A youth fleeing from the war, in search of salvation in Europe. After 8 months in a refugee camp, he flees again, but cannot go back. From Bulgaria to Germany, the journey of 21-year-old Syrian refugee Mohamad, who dreams to return home as a reporter.
“Souls of Syrians” is a character driven documentary, with no running commentary which, through the characters’ point of view attempts a hybrid language with the modern formula of narrative cinema. It is to this value that the development and structure of the story is subjected to. In the first part of the film we will see Mohamad’s day to day life in Germany, where he is waiting to know if his asylum request will be accepted or not. Flashback unfold during is “normal life” with scenes from inside the refugee camp where he has lived for 1 year in Bulgaria. There, his daily routine was always the same, in a decadent building like the Bulgarian ex-military base that has become temporary accommodation for the Syrian community. The camera conducts the story live, showing the cramped spaces where the daily routine of the camp took place. Looking at Mohamad involved in taking pictures and videos inside the camp, documenting the reality in which he was forced to live from his own point of view. With an intimate documentary of Mohamad’s everyday life, spent learning both English and German, praying in a room used as a place of worship and moments spent with his room-mates, the public will enter in contact with the character. Day after day he tries to contact his loved-ones, waiting endlessly in a queue to use the telephone in the refugee camp: a thin line that separates, and sometimes unites, these youths with their motherland. Then the reality goes back to Germany, where Mohamad is playing football with his german friends, trying to overcome is daily struggle to find a new identity. Mohamad’s life was at a fork in the road when he decided to leave Bulgaria. While looking outside the window from the apartment where he is living with his cousin in Germany, a flashback will bring back the attention to the protests arisen by local Bulgarian inhabitants opposing the presence of these refugees. The neo-Nazi movements originating from Sofia. Police truncheons “for leaving the refugee camp and protesting” during an official visit from the ex-European commissioner for Home Affairs, Anna Cecilia Malstrom. Then the news that finally floored him: “You must leave”. He ended up in a prefab set up with EU funding when the people in charge of the camp told him, “there is no more room here while other refugees continue coming”. Hundreds of refugees gathered at the main gate and, after overcoming police resistance, they managed to escape.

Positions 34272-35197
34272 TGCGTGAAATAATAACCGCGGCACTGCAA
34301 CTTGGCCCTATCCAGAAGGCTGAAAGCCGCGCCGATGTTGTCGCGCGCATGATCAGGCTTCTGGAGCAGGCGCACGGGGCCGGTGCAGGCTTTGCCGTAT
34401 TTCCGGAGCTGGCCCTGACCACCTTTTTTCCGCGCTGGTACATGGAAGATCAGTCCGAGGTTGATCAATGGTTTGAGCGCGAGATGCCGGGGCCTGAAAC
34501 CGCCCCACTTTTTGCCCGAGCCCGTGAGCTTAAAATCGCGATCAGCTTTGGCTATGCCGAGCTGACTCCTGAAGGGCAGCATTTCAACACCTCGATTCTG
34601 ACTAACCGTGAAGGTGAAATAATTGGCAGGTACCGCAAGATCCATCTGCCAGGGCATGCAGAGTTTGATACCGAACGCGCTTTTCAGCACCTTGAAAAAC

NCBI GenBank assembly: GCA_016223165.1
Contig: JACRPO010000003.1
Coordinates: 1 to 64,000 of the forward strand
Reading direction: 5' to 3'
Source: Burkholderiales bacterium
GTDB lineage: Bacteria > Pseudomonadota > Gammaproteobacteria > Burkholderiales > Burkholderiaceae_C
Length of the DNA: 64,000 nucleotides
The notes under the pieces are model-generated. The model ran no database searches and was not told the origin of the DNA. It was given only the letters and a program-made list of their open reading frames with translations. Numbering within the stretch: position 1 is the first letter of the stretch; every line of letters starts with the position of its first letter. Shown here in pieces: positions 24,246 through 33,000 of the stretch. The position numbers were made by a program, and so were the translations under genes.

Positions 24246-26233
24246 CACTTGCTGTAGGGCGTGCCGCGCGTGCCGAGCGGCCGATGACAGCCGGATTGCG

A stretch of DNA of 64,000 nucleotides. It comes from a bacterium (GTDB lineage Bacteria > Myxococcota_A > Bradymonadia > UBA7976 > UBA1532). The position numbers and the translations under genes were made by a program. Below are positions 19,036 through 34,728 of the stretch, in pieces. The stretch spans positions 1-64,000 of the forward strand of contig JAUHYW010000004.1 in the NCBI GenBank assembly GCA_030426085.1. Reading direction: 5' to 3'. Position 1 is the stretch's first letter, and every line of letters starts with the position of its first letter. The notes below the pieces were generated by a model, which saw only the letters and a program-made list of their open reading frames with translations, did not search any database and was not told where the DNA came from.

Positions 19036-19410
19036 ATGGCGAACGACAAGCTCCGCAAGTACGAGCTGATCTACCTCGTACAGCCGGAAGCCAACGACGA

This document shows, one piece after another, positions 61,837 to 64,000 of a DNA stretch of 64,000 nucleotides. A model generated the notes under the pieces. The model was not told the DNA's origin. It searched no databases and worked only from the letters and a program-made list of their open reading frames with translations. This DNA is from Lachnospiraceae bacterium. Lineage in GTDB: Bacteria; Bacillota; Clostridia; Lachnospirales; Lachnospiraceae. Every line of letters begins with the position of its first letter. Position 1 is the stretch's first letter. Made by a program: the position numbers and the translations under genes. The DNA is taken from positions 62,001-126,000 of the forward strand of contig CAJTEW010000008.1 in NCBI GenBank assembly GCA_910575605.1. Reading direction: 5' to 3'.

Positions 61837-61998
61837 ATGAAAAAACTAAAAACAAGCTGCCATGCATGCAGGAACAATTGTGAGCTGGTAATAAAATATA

Among them Mohamad, while blocking a road and chanting: “Syria, Syria” and “Freedom, freedom”, the police struck back in riot-gear, hitting several demonstrators. It was the prelude for the necessity to begin his journey, even if illegal, that introduces the second part of the film. Details of Mohamad’s features and wide angle views of his surroundings lead up to a slow sequence that show Mohamad gradually walking away, passing beneath the Statue of Europe. The journey is meant as both an inner examination and a real and truly purpose of achievement. And again we come back to Germany, where Mohamad can’t study or work until he will receive a final answer about his status. The uncertainty that characterises the refugees’ reality causes every semblance of equilibrium to totter. Mohamad was left with two choices in Bulgaria: either live on the streets or try to travel so as to reach his cousin Hany, already in Germany for some time. We see Mohamad on a bus, from Harmanli to Sofia, and then on to Bucharest, where he would be put into the hands of a smuggler, already known to other Syrians, in order to reach Hungary and then continue to Germany by train. The camera shakes at night, showing a forest covered in snow, the River Danube as a guideline: Mohamad has documented his own journey. He sees his cousin Hany from afar, he was already waiting for him. Mohamad had called earlier using a kind driver’s phone who, like us, ends up witnessing components of a Syrian family reunited once again. As soon as the bus stopped, Mohamad jumped down and started running. They bear-hugged and cried, but laughed as well, being so happy. A plea for help is intrinsic in this exodus: an SOS sent via the souls of Syrians. From Syria to Bulgaria, then on to Germany. His dream, however, is to reverse the route once the conflict has ended. To go back and recount the rebirth of his country. He wants to show me his roots, once he has settled back down. When, at last, the conflict eventually comes to an end and Mohamad will be able to return home to his town of birth, Daraa, we shall be there to accompany him on his final stretch of the journey, the most coveted but, also, the most complex: his return home, the encounter with all his family who he won’t have seen in years. Among the ruins of a shattered youth, from where he will be able to consolidate his lifelong dream that the young Mohamad has conserved in the instantaneousness of his images.